go to home page go to byland abbey pages go to fountains abbey pages go to kirkstall abbey pages go to rievaulx abbey pages go to roche abbey pages
The Cistercians in Yorkshire title graphic

Text only version

About the Project






Contact Us

Woodland Management at Rievaulx

Illuminated initial, showing hunting with dogs
[From the 'Omne Bonum' of Jacobus Anglicus
© British Library
<click to enlarge>
Illuminated initial, showing hunting with dogs[From the 'Omne Bonum' of Jacobus Anglicu

Charters and court cases shed considerable light on the resources afforded by forests and the activities that went on therein. A particularly interesting example is the dispute, 1231/2, between Abbot Roger of Rievaulx and the abbey's patron, William Ros, regarding land in Griff and Tilleston, common pasture and wood in Hamelak and Pockele. The argument centred on William's assertion that he had a forest in the woods here; accordingly, he had his foresters keep wild beasts in the woods and lands belonging to the abbot, within the bounds of nine carucates. Abbot Roger argued that the presence of William's foresters had hindered him from having common of herbage and mast or his cattle, in the woods of Hamelak and Pockele,(2) as well as common of brushwood and timber; more importantly, William's actions were contrary to the charter of his father, Robert of Ros.

This dispute resulted in lengthy legislative proceedings, but William eventually agreed to deforest these lands and not to demand a forest by right. William made a number of other concessions to the abbot, and his charter reveals further information about daily life in the forest and how the woodland was utilised. William agreed that he should not take birds nesting or put keepers or foresters within the said nine carucates and assart, but that the abbot and his successors should have their own keepers and foresters to keep the woods and lands there; he conceded that the community could take wild beasts and all sorts of game with their dogs and greyhounds, and also their bows and arrows, unhindered by either him or his heirs. Furthermore, William granted the abbot common of herbage, mast, brushwood and timber in all the woods and holdings of Hamelak and Pockele except in the old park east of Hamelak and another to the west, called 'le Haye', and wood called Plocwude; whilst Rievaulx might not have any common there the community might take all the brushwood and timber it required and also for its beasts and flocks, except goats. The monks were also to have right of passage for their men, herds and carts. The abbot, in return, gave William 200m silver.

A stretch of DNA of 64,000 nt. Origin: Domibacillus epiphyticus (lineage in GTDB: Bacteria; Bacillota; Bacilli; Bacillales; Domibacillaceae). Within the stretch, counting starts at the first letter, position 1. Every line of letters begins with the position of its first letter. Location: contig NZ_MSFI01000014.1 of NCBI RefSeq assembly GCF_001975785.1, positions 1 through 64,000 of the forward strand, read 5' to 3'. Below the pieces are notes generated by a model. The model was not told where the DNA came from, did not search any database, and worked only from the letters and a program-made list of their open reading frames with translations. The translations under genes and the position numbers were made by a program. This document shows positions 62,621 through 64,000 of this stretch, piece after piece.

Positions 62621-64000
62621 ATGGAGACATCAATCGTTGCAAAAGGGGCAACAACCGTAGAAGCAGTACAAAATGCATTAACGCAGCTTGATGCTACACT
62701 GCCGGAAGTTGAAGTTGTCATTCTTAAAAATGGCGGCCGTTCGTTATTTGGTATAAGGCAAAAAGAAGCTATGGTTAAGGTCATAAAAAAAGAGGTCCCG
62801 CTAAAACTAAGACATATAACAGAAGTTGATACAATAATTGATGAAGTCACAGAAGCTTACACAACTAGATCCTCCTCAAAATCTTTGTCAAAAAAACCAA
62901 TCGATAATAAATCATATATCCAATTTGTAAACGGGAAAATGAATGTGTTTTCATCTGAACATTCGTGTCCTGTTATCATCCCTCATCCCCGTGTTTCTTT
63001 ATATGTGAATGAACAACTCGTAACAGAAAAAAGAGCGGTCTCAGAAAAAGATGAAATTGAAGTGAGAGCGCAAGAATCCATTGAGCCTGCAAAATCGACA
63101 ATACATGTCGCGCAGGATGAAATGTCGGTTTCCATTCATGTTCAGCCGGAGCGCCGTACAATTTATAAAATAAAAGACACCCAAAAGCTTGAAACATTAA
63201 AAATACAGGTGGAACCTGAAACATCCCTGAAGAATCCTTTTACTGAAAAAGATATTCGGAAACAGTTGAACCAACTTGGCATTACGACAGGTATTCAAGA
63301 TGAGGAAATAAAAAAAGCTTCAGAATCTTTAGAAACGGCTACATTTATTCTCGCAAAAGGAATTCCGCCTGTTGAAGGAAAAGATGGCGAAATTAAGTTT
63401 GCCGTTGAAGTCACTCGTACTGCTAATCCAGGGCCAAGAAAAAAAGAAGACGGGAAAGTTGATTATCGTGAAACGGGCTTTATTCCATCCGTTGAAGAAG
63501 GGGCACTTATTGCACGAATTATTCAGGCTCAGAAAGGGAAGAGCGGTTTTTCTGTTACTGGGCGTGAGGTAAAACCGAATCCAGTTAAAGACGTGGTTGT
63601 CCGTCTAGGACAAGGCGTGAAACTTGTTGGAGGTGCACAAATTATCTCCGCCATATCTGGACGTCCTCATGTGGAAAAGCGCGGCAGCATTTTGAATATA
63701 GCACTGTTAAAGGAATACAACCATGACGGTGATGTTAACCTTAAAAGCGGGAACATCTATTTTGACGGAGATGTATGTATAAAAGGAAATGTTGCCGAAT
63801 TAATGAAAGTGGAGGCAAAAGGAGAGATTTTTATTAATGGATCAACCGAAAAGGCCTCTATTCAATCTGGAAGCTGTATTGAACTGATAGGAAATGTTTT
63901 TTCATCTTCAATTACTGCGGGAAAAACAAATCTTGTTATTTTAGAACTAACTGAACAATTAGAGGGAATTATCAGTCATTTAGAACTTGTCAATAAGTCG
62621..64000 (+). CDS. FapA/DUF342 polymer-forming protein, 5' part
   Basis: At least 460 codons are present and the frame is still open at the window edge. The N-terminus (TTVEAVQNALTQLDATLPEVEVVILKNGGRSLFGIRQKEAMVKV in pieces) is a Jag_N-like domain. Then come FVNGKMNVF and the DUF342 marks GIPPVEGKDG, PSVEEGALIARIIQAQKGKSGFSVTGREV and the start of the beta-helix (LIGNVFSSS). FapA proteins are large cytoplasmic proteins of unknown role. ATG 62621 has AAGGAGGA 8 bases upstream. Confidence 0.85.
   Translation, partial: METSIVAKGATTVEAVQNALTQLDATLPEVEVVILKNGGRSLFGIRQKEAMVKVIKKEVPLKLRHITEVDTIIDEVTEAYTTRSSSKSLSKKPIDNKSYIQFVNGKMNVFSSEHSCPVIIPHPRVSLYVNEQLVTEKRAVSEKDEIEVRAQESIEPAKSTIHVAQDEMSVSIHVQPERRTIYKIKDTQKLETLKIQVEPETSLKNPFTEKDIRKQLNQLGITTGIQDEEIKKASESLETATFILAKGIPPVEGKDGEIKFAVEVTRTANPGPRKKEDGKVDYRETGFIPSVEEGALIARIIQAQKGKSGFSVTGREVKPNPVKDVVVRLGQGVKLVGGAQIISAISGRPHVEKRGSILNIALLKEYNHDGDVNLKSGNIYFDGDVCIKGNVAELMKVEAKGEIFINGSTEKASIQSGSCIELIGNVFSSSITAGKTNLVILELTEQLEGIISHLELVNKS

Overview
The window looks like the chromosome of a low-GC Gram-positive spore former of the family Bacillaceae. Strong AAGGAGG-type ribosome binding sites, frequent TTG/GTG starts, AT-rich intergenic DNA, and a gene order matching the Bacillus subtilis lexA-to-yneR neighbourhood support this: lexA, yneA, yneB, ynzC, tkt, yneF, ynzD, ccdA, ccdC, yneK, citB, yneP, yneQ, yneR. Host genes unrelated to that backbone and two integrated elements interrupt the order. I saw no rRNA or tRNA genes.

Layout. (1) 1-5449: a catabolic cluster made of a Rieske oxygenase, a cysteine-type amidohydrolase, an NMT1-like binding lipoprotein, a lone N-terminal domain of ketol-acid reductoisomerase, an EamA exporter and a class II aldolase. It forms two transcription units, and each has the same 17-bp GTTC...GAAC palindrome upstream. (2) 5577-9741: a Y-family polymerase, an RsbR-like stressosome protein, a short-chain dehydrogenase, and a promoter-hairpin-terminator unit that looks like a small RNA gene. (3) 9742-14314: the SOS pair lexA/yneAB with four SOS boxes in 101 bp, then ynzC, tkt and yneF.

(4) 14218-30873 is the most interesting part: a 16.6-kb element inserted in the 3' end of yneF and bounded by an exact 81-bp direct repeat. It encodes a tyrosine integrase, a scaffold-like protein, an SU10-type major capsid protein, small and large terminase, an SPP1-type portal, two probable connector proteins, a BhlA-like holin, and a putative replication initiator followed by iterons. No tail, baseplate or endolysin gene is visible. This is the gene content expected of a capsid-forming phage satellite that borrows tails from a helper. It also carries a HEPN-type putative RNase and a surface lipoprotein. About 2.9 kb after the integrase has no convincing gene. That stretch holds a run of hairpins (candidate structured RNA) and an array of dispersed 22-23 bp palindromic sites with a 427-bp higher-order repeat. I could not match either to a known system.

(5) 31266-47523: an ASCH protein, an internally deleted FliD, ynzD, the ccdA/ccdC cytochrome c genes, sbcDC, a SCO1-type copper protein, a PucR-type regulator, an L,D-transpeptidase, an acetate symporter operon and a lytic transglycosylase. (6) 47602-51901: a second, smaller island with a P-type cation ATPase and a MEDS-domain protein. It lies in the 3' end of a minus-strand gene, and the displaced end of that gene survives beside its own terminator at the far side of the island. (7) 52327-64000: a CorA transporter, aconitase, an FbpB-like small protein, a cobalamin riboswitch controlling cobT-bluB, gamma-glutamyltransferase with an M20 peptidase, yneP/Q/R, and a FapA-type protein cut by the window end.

Illuminated initial, showing birds
© British Library
<click to enlarge>
Illuminated initial, showing birds

The case between the abbot of Rievaulx and Gilbert de Gaunt in 1252, which was decided in the abbot's favour, is equally incisive and provides an unusually vivid insight to the sights and sounds of the medieval forest. The terms of this agreement stipulated that in Gilbert's forest of Swaledale, the abbot should have dogs, horns and all necessities for his house, hedges, hearths, folds and lodges and other easements which he ought and used to have (i.e. by custom - by right).